Your Neck Top Computer disconnects you from your heart…
“Getting your mindset right is a critical part of ensuring your success in virtually every area of your life. Without the optimum mindset you will flounder, fail or falter when confronted with obstacles or barriers to your success. The irony is that many of the barriers you may experience are created by you.”
I recall the first time I really experienced a true ‘mindset’ moment of truth, when I was in my late teens I was cruising in a cushy job – not really engaging and contributing very much. This was a pattern that repeated a few times, but the first time I was slacking off – the consequences were that I was ‘laid off’ due to the my incremental de-commitment to my employer. I was chatting to my brother a few days later and had massive amounts of uncertainty and doubt about what I was going to do next – my mindset was directionless and anxious. My brother was very supportive and offered some encouragement that changed my mindset. I don’t recall the exact words he used but it was something along the lines of: one door closes and another one opens or every cloud has a silver lining. He offered the possibility that something better would come and that I could look on the positive side of life. He was right and I’ve trained my self to be optimistic and positive about the future. I’ve actually been criticised for being overly positive – so I guess I have to balance my own mindset, which is why I enjoy serving others with supporting them with their mindset.
Most people have never been taught how to develop their mindset to overcome their limiting thoughts, or how to conquer sabotaging behaviour or rise above their fear, anger or sadness. Our education system is brilliant at preparing us with knowledge of the world, teaching us about multiple topics to understand subjects and facts. We learn logic and analysis – ways of thinking to solve complex problems. As a species our thinking has developed exponentially as a result of own evolution.
“Human behaviour flows from three main sources: desire, emotion and knowledge” Plato
However, our understanding and awareness of ‘self’ has remained relatively unexplored – particularly in the western world. I love this quote attributed to Socrates: “An unexamined life is not worth living”. Maybe Socrates had a desire to raise self awareness and teach personal development – way ahead of his time.
From a personal development and behavioural aspect, Carl Jung described the premise of ‘ego’ as the foundation of our conscious mind. Jung refers to the ego as representing the thoughts, emotions, beliefs, assumptions, definitions and identity. He also describes the ‘individuation’ of our formulation of our identity – effectively our model of the world and our perception of how to survive in life. Following Jung’s work and linking it to Plato’s cave where the great philosopher describes how we make these ‘rules’ of our unconscious mind. The mindset is governed by our early journey – almost fixed like a roadmap or ‘operating system’ that our internal sat nav or “neck-top” computer uses to navigate through life – programmed to make certain choices.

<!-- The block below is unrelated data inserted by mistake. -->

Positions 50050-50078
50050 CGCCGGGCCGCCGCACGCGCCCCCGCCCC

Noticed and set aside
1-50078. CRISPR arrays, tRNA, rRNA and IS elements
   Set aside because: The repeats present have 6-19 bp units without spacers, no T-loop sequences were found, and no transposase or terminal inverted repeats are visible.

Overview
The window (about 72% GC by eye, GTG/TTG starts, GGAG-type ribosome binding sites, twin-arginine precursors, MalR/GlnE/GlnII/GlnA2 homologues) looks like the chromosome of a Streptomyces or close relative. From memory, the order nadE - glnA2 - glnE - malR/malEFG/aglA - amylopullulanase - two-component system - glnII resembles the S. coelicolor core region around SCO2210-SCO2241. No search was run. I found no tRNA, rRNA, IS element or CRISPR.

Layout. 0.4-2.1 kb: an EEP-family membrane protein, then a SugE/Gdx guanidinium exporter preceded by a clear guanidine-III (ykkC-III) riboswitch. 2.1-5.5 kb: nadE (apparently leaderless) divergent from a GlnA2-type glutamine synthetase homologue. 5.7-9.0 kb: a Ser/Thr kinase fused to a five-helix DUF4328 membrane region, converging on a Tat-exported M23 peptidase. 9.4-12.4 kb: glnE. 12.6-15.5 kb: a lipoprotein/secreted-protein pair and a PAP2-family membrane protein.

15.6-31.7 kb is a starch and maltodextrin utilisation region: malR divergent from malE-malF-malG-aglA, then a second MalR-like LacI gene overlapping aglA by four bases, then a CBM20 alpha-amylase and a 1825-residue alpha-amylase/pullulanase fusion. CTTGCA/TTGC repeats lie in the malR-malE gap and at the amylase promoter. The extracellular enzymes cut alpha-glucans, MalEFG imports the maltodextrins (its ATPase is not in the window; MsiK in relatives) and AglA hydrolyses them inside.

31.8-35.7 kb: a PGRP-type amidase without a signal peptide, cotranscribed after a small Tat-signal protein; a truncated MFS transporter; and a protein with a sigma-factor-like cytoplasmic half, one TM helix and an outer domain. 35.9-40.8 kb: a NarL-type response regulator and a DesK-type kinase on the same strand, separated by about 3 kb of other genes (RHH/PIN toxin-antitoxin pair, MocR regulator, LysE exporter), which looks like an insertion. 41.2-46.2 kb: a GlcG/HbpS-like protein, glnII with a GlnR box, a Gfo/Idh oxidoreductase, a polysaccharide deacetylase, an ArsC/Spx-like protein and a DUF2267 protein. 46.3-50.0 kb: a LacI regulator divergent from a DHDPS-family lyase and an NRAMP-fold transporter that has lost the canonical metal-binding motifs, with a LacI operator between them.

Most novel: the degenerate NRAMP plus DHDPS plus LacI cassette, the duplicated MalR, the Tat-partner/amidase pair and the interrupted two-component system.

Let’s explore the neck top computer analogy for a moment in relation to ego and mindset. We literally walk through life with a set of expectations – seeking to prove our programming is right. There is now strong evidence that our memory is in every cell of our body – basically the body is a printout of what’s in the memory. What you think you can become. You are what you think. The hardware that receives data is the nervous system – analysing and reporting on information received. The software that changes and responds to commands is the biochemistry of the body – a feedback system that updates and acts in accordance with the programming. Where does the programming come from? The thoughts, emotions, beliefs, assumptions, desire, etc. Basically the ego and unconscious mind are like an extremely powerful computer that is programmed to keep you safe. To survive this world the ‘neck-top’ computer seeks out evidence, logical reasoning and analyses situations to confirm what it believes. The unconscious will programme the subconscious to take actions – based on the mindset that it programmes your mind with.
The above analogy may be hard to comprehend at first, but when you take time to understand how the logical and analytical mind works – basically it prevents us from accessing and tapping into the higher self. It disconnects us from our heart and what our deepest longing desires are – instead the logical mind is focused on swiftly giving you a quick response or answer that you seek. It is incredibly powerful and quick, yet lazy and lethargic in how it only seeks to prove what it has programmed. The irony of that mindset is that you are the programmer of your mind and body, so if you want to upgrade the operating system you must upgrade your thinking.”